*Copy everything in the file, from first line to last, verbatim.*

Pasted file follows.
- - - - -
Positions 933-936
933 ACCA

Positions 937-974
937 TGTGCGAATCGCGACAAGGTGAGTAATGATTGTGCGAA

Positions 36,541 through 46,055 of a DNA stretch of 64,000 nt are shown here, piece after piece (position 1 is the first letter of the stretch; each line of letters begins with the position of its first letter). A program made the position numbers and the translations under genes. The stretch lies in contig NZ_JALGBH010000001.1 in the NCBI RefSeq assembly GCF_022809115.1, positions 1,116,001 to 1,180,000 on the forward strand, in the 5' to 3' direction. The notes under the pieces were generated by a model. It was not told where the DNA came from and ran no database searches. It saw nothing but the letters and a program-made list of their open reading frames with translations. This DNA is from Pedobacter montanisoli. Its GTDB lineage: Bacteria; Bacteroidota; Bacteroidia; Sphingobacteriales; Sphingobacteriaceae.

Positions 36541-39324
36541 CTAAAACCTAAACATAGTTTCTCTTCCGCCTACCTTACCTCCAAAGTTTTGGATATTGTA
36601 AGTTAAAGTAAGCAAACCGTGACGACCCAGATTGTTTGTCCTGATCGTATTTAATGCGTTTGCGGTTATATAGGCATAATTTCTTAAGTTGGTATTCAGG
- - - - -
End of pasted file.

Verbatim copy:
Positions 933-936
933 ACCA

Positions 937-974
937 TGTGCGAATCGCGACAAGGTGAGTAATGATTGTGCGAA

Positions 36,541 through 46,055 of a DNA stretch of 64,000 nt are shown here, piece after piece (position 1 is the first letter of the stretch; each line of letters begins with the position of its first letter). A program made the position numbers and the translations under genes. The stretch lies in contig NZ_JALGBH010000001.1 in the NCBI RefSeq assembly GCF_022809115.1, positions 1,116,001 to 1,180,000 on the forward strand, in the 5' to 3' direction. The notes under the pieces were generated by a model. It was not told where the DNA came from and ran no database searches. It saw nothing but the letters and a program-made list of their open reading frames with translations. This DNA is from Pedobacter montanisoli. Its GTDB lineage: Bacteria; Bacteroidota; Bacteroidia; Sphingobacteriales; Sphingobacteriaceae.

Positions 36541-39324
36541 CTAAAACCTAAACATAGTTTCTCTTCCGCCTACCTTACCTCCAAAGTTTTGGATATTGTA
36601 AGTTAAAGTAAGCAAACCGTGACGACCCAGATTGTTTGTCCTGATCGTATTTAATGCGTTTGCGGTTATATAGGCATAATTTCTTAAGTTGGTATTCAGG